A grain farmer, turned political water campaigner has warned the federal electorate of Farrer is "no longer a safe seat" as he prepares to launch his own political party over water issues.
Irrigator Chris Brooks said his party is gunning for Sussan Ley's Albury-based seat at the next federal election and is confident there will be a swing away from traditional Liberal voting.
"I am far from happy with our existing members enjoying life while the rest of us are going broke," Mr Brooks said.
Mr Brooks' party - which is yet to be registered and therefore yet to release its name - will also target three other Coalition-held seats; Nationals leader Michael McCormack's Riverina electorate, Victorian National MP Damian Drum's seat of Nicholls near Shepparton and Anna Webster's Mallee seat based in Mildura.
Mr Brooks, who is also the chair of Southern Riverina Irrigators, financially and publicly backed Albury mayor Kevin Mack's failed bid in the 2019 election but said that campaign helped them "learnt a lot about the dirty game of politics".
"Most obviously water has taken billions of dollars out of this region," he said.
"I know we didn't win last time but I also know there are a hell of a lot more people in Albury who accept they are reliant on rural income.
Mr Brooks put the 2019 Farrer loss down to some "macro issues" but said he would "prefer" not to run himself at the next election. "We will have strong candidates in all four seats," he said.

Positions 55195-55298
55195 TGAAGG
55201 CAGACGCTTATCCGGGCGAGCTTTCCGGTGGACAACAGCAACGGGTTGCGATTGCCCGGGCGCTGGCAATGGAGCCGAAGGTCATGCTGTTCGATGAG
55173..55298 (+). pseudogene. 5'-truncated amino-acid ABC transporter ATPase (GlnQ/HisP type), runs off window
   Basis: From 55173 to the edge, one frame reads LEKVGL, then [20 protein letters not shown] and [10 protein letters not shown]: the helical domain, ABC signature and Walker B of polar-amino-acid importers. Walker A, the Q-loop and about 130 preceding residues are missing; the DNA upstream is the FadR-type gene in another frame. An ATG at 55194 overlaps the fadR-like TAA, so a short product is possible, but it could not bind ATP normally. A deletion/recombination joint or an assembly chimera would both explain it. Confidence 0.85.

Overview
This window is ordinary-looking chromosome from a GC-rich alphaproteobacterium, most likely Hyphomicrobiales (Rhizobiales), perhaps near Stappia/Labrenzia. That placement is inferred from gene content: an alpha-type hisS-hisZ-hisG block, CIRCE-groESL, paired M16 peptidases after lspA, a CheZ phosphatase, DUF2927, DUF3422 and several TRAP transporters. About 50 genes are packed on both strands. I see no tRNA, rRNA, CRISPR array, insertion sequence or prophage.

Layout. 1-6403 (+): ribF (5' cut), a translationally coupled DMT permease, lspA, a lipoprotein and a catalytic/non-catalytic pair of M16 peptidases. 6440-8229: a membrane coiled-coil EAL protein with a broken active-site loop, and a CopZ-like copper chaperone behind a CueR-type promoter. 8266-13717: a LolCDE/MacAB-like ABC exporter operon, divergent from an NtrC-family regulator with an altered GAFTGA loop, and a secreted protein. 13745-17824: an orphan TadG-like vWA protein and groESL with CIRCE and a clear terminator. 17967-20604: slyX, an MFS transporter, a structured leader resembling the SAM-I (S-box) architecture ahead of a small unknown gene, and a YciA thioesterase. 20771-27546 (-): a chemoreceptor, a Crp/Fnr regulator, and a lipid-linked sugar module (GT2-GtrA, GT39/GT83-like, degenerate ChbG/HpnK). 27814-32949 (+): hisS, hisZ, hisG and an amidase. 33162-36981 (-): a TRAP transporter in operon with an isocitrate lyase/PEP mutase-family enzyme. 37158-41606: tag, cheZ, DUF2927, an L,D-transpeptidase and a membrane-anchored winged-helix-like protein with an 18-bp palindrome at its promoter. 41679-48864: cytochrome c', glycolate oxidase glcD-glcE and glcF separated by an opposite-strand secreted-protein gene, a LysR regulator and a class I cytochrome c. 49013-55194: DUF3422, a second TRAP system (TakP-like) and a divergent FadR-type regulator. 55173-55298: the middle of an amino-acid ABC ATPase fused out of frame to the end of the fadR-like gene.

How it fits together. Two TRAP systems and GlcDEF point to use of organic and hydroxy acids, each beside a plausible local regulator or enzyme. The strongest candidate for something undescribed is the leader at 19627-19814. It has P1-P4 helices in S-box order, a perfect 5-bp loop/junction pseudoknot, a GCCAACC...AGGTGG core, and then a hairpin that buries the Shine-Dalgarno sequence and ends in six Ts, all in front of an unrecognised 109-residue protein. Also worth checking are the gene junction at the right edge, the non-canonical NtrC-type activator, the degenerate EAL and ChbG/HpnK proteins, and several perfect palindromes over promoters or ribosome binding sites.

"In 2019 there were issues like your franking credits and capital gains tax that were going to affect a lot of retired wealthier people in Albury.
"And I know damn well there is probably 10 to 15 per cent of the people now accept that the water and rural produce in the electorate of Farrer does actually go a long way to supporting the economy of Albury."
Mr Brooks said the party has the financial backing of some "very wealthy rural-based companies".
Member for Farrer Sussan Ley said Mr Brook's perspective "has always been political".
"I think people are tired of his scattergun approach to water politics, where the complexity of an issue is ignored by simply chasing someone to blame," she said.
"Water is an incredibly important issue for all our community and the focus should be on practical long term solutions, not on promises of accessing water that isn't there - the Keelty report made that clear.
"My focus remains to work with all parts of the electorate to address water security issues.
"And to help drive meaningful outcomes through calm and common sense advocacy between the commonwealth and states."